(Wright, 2013)

Every point of comparison Suzanne Wright made was with a deadly disease. In addition, the ticking clock I mentioned early was an oppressive presence. Also, Wright’s statement restated faulty statistics as facts. Knowing how little Autism Speaks listens to autistic people or encourages the general public to listen, it was troubling to see how Wright discussed the way autistic children are not heard.

Finding evidence that parental experiences of autism are prioritized over those of autistic people does not take much effort. The Caffeinated Autistic (2017) said the following on their blog in response to the notorious “I Am Autism” video from Autism:

The parents spend most of the time talking about what they cannot do with an autistic child. They cannot go out for coffee with their friends, they cannot do x, y, z, because their child is autistic. The conversation seems to be only focused on what the parents’ lives are like, and there is almost no discussion on how it feels for the autistic child themselves.

(The Caffeinated Autistic, 2017)

An autistic self-advocate named Lydia Brown (2013) said:

Autistic and disabled activists, as well as our allies, have for years criticized Autism Speaks’ long history of dehumanizing rhetoric about autistic people, irresponsible financial practices, and unconscionable claim to represent autistic people without including any autistic people in their leadership—in direct contradiction to the principle of the disability rights movement.

(Brown, 2013)

Endsley (2019) described Autism Speaks as “…the only large non-profit organization that is consistently met with public resistance from the group they claim to represent.” (Endsley, 2019). My personal experience can attest to the Autism Speaks practice of blocking neurodivergence pride movement activists on social media or publicly questioning their diagnosis to cast doubt on their right to speak about autism. It appears their attitude agrees with the “Sit-down and shut-up” attitude. If you can speak, then you should sit down and shut up.

Controlling money is another effective strategy to control the discourse around autism. Taylor (2007), a former parent-supporter of Autism Speaks, cited the following information from Autism Speak’s 2006 tax filing:

1. Three members of the Board of Directors received $2.5 million for their own organizations.

2. The President Mark Roithmayr, just received a 5 year contract for about $2,000,000 including bonuses with no prior background with autism.

3. The grants are primarily going to those representing institutions that are reviewing the grants. There is no indication that these conflicts are independently reviewed.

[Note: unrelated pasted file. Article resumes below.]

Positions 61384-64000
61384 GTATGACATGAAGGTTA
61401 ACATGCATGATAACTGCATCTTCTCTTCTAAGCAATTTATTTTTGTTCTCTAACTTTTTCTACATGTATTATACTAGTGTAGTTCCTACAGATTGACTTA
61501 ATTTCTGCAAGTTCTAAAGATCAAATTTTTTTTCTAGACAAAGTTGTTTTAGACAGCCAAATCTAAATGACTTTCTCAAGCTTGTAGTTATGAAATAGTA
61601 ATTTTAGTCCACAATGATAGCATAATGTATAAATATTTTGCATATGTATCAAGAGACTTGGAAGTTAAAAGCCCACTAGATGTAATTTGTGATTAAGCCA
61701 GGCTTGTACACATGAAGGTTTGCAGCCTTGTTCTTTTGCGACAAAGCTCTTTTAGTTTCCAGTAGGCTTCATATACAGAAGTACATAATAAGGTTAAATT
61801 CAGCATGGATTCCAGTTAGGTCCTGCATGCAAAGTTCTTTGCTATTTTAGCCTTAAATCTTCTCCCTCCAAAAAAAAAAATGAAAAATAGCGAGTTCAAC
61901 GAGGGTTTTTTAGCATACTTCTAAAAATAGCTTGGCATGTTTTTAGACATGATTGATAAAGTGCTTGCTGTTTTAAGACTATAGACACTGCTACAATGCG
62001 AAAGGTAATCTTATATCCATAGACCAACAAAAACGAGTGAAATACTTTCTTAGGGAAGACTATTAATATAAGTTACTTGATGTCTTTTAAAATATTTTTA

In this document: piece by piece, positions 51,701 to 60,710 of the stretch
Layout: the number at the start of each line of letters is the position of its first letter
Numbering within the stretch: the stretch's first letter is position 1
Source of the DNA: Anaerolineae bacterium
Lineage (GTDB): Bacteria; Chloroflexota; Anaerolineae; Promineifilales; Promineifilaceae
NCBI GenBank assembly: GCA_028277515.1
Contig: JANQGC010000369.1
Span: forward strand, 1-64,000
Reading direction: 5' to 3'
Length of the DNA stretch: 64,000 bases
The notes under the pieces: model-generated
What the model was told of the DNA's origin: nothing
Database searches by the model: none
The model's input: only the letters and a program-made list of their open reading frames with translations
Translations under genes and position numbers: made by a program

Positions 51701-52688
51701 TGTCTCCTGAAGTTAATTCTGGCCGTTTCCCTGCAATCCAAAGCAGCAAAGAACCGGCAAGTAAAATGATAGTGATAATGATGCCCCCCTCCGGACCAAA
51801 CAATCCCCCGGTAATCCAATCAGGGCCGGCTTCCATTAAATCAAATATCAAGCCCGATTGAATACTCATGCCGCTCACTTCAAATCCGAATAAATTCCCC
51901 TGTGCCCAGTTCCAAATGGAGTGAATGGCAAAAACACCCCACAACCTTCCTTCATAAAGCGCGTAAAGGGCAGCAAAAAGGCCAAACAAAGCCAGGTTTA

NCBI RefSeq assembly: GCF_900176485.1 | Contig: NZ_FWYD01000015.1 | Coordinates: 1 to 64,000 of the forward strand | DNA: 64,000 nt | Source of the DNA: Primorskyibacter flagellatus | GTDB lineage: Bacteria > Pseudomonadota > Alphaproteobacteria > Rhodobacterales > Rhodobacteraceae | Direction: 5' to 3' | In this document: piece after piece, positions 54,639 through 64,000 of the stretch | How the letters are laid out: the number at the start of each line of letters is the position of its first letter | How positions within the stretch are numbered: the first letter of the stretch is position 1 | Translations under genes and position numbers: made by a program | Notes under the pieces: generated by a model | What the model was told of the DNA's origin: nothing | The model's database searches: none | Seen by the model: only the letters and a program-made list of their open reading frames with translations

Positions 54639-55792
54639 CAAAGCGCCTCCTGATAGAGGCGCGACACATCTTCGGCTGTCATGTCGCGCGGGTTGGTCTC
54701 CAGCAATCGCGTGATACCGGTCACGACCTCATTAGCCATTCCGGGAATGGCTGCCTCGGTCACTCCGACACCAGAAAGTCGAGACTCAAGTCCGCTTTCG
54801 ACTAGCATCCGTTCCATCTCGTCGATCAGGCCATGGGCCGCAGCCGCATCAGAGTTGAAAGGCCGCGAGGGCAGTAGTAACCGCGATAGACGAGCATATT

4. The location of this small and new foundation is in very expensive downtown New York facilities (2 Park Avenue) rented for $200,000 by the institution that is run by the Chairman of Autism Speaks.

5. An expense of a Private Jet plane for $57,000 was noted. This is very unusual for a new non-profit group.

6. The head of the scientific review received the majority of the funds for 2005 for his institution for a data base—almost $3 million (Taylor, 2007).

Adding to this examination of how Autism Speaks uses the money they fundraise, Elsa S. Henry (2013) said:

profit really sits at the center of what Autism Speaks gets from the terror and misinformation they spread about autism. 52 percent of the money AS raises goes right back into fundraising and exploitative awareness advertising. Fully 5 percent of their annual income in 2010 went into administrative costs and salaries, with some executives making over $400,000 a year. Almost all of the 44 percent they spent on research was devoted to efforts to develop a prenatal test and a cure for autism. Only 4 percent of the $50.2 million raised in 2010 went to support autistic and their families.

(Henry, 2013)

The Role of Applied Behaviour Analysis in “Educating” Neurodiverse Children

Paul Orlowski defined hegemony as “…the ideal representation of the interests of the most privileged groups as universal interests, which are then accepted by the masses as the natural economic, political, and social order.” (Kirsten Kozolanka and Paul Orlowski, 2018) White neurodivergent people can claim privilege due to their race, and autistic males can claim it due to their gender, but the word “Privilege” doesn’t typically apply to most people on the autism spectrum. Autistic people consistently fail to advance the interests of the hegemony. Thus, they have been commodified as the products of a health and education system that adds wealth to Neurotypical people by providing services for autistic people. Applied Behaviour Analysis is the most common and lucrative form of treatment recommended for autistic children.